Top 10 Teaching Style Peculiarities

Why are British students so impolite and just shout answers? That was one of the questions that engaged me during my first weeks in Edinburgh. The initial uncertainty and confusion have vanished. Now, I shall highlight the 10 main differences in the teaching style at the University of Edinburgh compared to my home institution in Freiburg, Germany.

1. More Time, more Content

As the University of Edinburgh awards so many credit points for each course, naturally, there’s a bigger workload to cope with. Whereas in Germany there are two contact hours for each course, it’s three in Edinburgh. Also, hours are longer in Edinburgh (50 minutes) than in Germany (45 minutes). More time means more content and more content means more learning, obviously. So, although I have only three courses, there is significantly more work to do for each of them compared to my home university.

2. Viciously short Breaks 

In Germany, there is a strange rule, called “academic quarter”. That is, courses start 15 minutes after the full hour and end 15 minutes before the full hour. In consequence, there is a break of half an hour between courses. There is no such time wasting thing in Edinburgh, but only a 10 or, at the most, 20 minutes break between courses. Just enough time to get to the other course and grab a coffee on the way. Luckily, many lecturers like to have short a break in the middle of the course.

3. The daily Assignment Struggle

At my home institution, a course grade is usually based on a written exam or essay at the end of the semester – solely! In Edinburgh, depending on the course, you need to do graded exercises and write essays during the semester. Plus: There will be another essay or exam at the end of the term. Not a bad thing as this forces students to revise the lecture contents continuously. Or in other words: The University of Edinburgh nips a possible dissolute lifestyle in the bud.

4. Confusing Grades

Marks in Edinburgh are given in percent. So, the highest mark one can get is 100. However, as I learnt at the beginning of the semester, it happens virtually never that a student reaches such high scores. And that’s not even necessary, because: Everything above 60 means that you did very well and everything above 70 is an “excellent” performance, according to the grading scheme. This is because the scale works differently than in Germany. And it also means that grades that don’t look so great at first glance are actually pretty good.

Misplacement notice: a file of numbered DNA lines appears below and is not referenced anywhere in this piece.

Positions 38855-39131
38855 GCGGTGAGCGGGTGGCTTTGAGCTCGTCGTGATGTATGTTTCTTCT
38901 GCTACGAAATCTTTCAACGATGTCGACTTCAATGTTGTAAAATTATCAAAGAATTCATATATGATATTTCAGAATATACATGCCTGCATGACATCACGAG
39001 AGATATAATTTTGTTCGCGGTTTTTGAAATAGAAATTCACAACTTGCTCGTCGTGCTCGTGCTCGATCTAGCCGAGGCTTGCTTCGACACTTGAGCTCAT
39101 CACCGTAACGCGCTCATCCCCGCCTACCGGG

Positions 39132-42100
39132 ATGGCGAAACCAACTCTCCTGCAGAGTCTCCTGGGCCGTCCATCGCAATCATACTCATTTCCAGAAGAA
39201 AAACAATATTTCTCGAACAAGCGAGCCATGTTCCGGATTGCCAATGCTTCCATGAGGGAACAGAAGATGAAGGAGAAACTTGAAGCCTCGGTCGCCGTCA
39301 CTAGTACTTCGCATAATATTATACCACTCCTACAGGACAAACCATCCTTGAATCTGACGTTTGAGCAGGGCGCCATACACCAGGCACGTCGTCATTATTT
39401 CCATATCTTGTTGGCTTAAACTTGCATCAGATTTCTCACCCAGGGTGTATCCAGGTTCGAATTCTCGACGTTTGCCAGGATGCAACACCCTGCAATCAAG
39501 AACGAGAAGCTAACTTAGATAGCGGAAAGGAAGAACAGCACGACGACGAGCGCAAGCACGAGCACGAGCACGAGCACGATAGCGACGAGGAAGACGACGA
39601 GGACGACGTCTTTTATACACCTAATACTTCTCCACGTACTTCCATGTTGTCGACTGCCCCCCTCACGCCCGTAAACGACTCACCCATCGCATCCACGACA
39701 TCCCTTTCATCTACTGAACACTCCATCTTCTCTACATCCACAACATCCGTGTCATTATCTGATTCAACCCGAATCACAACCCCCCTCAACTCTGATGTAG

5. ECTS-Points (x 2)

When I had to choose my courses in Edinburgh, I was confused by their credit point system. Most courses yield 20 credit points. Yes, you read correctly. It took me a while to find out that these are “Edinburgh Credit Points” (a special scale for a special university…). To get the ECTS equivalent you just divide by 2. So, for most courses, you’ll get 10 ECTS. Still, this is a lot compared to courses at my home university where 6 ECTS is the common amount of points awarded for a single course. I really need to suggest introducing “Freiburg Credit Points” to make the points appear more massive.

 6. Lectures that aren’t Lectures

All courses I am taking this semester are “lectures”, according to the course catalogue. But I found out that this term doesn’t necessarily reflect reality. Two of my courses consist of 20 students only and require steady active participation. Consequently, the lecturer does not lecture all the time. In Germany, such courses would be called “seminars”. My third lecture in Edinburgh, however, is indeed a lecture. But be prepared for a bit of confusion: Lectures can be anything.

7. Calling Lecturers by their Forename?

“Hey guys, I’m Sophie, how are you?” – This is how many professors introduced themselves at the beginning of the semester. They don’t want to be called “Ms./Mr. X” and prefer being called by their forenames. Conversely, they call students by their forenames. I like that casual atmosphere. However, when I write E-Mails to my lecturers, I still address them as “Dear Ms./Mr. X” because they are authorities – It’s kind of hard to overcome my German habits…

 8. Those not so deadly Deadlines

At my home university, deadlines are what their name suggests: fixed due dates. To avoid fatal consequences, you can arrange an extension by agreement with your teacher if you’re lucky enough. But usually, to miss a deadline means to fail. In Edinburgh, however, you can simply hand in your essays after the deadline. But then your mark is subject to late penalties. A nice and fair approach, I think.

9. Modern Technology

At the University of Edinburgh, many things happen online. There’s no old-fashioned lists at the lecturersoffice doors and no paper-wasting essays. Instead, you make appointments online and hand in your essays on a specific website. One of my teachers even has a professionally produced online lecture on Youtube where students can revise the content. The way how the university uses the internet is doubtlessly  very efficient.

10. Impolite Students?

British students are impolite. This claim sounds pretty odd as it contains the words “British” and “impolite” in one and the same sentence. However, that is what I thought during my first weeks at uni. And here is why: In Germany, when you want to contribute to a class discussion, you usually raise your hand and wait until the professor asks you to speak. In Edinburgh, this is also a common method. However, there is another one which is “shouting” answers, or in other words, talking without being asked. What in Germany would be considered nearly rude, is a common practice here. And although I found this kind of weird at the beginning, it’s working perfectly fine and I’m getting used to it.

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